US 5691096 A
A toner particularly suited for flash fusing comprising a resin binder which is a bisphenol-A polyester containing an aliphatic diacid and sometimes also containing a hydroxyarenecarboxylic acid.
1. The process of fusing toner to form a fused image comprising the step of flash fusing a flash fusible toner comprising a binder resin which is a bisphenol A polyester consisting of the reaction product of bisphenol A and an aliphatic diacid selected from the group consisting of succinic acid, glutaric acid and adipic acid with or without comonomers selected from the group consisting of hydroxyarenecarboxylic acid and 1,3,5-trihydroxybenzene.
2. The process as claimed in claim 1 in which said resin comprises a hydroxyarenecarboxylic acid as a comonomer.
3. The process as claimed in claim 1 wherein aliphatic diacid is adipic acid.
4. The process as in claim 1 in which said resin comprises p-hydroxybenzoic acid as a comonomer.
5. The process as claimed in claim 1 wherein said resin comprises from 0.05 to 10 mol percent of 1,3,5-trihydroxybenzene as a comonomer.
The present invention is concerned with resins for use in toners, particularly flash fusible toners. The toners have the advantage of not producing harmful fumes or odors when flash fused.
U.S. Pat. No. 4,416,965 and U.S. Pat. No. Re. 32,136 show toners having some structural similarity to those of the present invention. However, none has the unique combination of monomers which result in the superior properties attainable with the flash fusible toner resins described herein.
The present invention provides a new toner binder resin that is particularly suited to application in high speed flash fusing. It has high thermal stability, a low critical surface energy, and can be made in a variety of molecular weights, chain stiffnesses, and gel contents. A toner binder resin to be used in flash fusing should have the following characteristics:
1. Be capable of being synthesized via step-growth polymerization methods, so as to prevent depolymerization to dangerous monomers.
2. Have a glass transition temperature between 60-70 C.
3. Be totally amorphous and friable, to meet jet-milling requirements.
4. Be predominantly of low molecular weight polymer.
5. Be processable via melt processing in the presence of acidic charge control agents.
6. Be compatible with conductive dual component toner/carrier systems.
7. Have the appropriate rheological characteristics to allow for rapid fusing.
8. Be chargeable via tribocharging to form a stable charge that is stable in the presence of high humidity.
9. Be fusible via flash fusing to form a durable, well fused image.
10. Have low critical surface energy to facilitate and promote rapid spreading during fusing of toner on paper.
The present invention meets these requirements. Bisphenol A polyester (BAP) resins containing an aliphatic diacid and sometimes also a hydroxyarenecarboxylic acid of the type shown in FIG. 1 are used in flash fusible toner as the binder resin.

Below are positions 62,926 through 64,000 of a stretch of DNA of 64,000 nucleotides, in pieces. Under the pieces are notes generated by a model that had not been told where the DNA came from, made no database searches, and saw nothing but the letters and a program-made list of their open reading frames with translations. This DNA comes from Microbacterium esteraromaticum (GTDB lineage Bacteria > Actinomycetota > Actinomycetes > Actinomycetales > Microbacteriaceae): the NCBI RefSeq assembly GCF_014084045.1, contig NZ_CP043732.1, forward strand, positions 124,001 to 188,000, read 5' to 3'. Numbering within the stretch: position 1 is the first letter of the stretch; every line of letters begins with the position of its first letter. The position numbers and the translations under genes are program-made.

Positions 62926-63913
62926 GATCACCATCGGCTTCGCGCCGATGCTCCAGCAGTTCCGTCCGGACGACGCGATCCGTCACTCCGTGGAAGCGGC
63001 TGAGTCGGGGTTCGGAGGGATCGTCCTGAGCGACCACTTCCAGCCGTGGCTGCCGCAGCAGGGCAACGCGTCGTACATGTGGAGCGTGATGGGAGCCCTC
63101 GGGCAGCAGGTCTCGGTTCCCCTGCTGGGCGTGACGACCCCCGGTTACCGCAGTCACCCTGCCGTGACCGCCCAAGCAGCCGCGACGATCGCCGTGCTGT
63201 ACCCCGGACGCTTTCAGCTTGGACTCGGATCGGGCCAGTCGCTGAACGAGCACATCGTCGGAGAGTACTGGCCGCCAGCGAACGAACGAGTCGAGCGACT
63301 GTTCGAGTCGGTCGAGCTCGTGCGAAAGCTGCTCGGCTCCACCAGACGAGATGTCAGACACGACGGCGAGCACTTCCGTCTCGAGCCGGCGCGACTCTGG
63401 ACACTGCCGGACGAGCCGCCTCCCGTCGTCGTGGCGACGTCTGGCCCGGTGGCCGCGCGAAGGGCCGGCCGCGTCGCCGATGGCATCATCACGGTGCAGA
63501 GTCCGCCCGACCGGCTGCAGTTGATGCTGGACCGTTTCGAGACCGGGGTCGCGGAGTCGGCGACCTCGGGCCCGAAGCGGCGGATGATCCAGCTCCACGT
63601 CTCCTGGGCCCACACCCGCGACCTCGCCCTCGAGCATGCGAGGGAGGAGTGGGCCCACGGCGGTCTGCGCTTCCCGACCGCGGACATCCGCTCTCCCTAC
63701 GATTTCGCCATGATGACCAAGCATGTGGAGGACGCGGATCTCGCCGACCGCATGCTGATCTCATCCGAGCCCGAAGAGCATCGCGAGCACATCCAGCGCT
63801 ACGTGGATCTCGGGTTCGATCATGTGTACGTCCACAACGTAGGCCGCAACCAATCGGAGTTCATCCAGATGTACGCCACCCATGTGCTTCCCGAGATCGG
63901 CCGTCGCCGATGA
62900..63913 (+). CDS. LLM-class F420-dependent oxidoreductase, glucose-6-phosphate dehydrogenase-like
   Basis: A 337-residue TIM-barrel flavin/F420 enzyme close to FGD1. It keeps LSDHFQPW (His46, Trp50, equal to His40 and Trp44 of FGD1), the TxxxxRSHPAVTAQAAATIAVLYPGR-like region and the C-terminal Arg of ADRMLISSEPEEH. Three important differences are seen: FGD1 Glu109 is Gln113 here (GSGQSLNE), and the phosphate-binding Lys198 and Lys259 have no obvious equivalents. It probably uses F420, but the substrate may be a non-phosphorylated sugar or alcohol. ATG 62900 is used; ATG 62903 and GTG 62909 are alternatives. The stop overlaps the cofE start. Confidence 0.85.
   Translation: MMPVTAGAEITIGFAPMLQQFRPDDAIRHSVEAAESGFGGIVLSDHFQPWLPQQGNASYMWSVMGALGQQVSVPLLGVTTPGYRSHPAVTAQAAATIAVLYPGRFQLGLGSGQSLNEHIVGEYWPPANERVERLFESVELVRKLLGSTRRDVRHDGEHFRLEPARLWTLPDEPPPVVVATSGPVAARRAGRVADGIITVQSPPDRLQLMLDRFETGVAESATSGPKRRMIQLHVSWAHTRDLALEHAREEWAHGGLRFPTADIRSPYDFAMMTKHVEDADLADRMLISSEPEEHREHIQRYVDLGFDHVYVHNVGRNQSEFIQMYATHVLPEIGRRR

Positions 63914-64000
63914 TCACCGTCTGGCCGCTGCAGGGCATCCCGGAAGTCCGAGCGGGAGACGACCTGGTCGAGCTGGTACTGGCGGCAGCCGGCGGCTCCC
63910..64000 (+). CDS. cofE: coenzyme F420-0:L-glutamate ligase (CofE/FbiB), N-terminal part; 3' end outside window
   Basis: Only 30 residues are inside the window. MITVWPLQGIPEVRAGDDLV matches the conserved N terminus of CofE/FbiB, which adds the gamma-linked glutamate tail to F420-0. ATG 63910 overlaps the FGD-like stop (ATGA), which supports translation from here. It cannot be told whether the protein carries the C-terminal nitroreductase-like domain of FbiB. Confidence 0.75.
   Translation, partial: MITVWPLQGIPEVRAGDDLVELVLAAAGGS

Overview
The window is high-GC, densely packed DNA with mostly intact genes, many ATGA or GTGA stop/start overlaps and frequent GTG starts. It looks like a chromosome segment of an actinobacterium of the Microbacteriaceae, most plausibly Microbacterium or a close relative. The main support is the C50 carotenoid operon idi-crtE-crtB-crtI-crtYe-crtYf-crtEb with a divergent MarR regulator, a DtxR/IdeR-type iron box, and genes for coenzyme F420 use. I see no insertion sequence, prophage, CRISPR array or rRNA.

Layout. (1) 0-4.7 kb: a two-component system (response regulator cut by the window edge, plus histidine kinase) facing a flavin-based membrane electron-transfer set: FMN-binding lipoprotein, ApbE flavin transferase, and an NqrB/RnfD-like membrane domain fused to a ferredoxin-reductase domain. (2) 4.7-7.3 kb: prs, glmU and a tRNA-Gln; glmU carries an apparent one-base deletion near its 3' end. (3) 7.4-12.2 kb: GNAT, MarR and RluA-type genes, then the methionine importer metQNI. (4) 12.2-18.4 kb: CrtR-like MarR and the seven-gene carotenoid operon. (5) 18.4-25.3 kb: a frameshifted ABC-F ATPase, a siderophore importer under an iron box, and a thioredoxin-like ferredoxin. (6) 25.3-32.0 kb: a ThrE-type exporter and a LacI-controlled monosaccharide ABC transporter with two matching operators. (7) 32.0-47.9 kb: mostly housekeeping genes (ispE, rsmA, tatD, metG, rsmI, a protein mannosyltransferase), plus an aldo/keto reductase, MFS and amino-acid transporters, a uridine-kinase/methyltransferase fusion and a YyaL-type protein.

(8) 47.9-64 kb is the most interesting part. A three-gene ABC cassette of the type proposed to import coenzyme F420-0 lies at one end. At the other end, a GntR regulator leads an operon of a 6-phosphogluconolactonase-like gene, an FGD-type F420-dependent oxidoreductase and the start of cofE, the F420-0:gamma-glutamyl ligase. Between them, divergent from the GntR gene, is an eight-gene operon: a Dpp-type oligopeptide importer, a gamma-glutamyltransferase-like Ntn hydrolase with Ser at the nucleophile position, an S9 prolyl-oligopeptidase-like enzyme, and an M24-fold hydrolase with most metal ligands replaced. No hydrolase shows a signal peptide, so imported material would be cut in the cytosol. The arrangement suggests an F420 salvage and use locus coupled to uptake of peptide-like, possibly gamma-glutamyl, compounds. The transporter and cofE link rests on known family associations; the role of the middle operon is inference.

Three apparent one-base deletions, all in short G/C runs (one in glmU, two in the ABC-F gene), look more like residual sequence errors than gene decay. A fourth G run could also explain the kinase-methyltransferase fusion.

FIG. 1 is a schematic outline of the synthesis and structure of the compounds of the present invention. Bisphenol A is acetylated and the product reacted with an aliphatic diacid to yield copolymers, or with an aliphatic diacid and a hydroxyarenecarboxylic acid to yield a terpolymer. A partially crosslinked product is prepared when phloroglucinol is included as a monomer.
Polyesters using aliphatic dicarboxylic acids and bisphenol-A often have a low glass transition temperature. Low Tg in toner resin leads to toner filming on carrier and development hardware, and also causes blocking during storage or transport. This problem is solved by using hydroxybenzoic acid as a third monomer. Optimal glass transition temperature and melt viscosity are thus obtained without increasing molecular weight. This toner binder resin fulfills all of the above requirements. This class of material can be prepared readily using widely available inexpensive monomers. The preparation and structure of the resulting polymer is shown in FIG. 1. The superiority over the prior art in polyester toner resins is: (1) lower surface energy afforded by the use of an aliphatic dicarboxylic acid and the diol bisphenol, (2) the absence of toxic compounds generated during flash fusing, and (3) the ability to attain a controlled gel content level.
The critical surface energy as measured by contact angle for BAP is less than 40 dynes/cm which is lower than known styrene/acrylate resins. BAP resin has a 5% weight loss at 340° C. which compares to 260° C. for PICCO 1200 resin from Hercules. Furthermore, addition polymers will thermally depolymerize to regenerate the monomers. For example, the major degradation products using PICCO 1200 are styrene and n-butylmethacrylate, both of which are toxic, offensive smelling, and have a low flash point. The BAP materials decompose to form a char and very low level of volatile organics.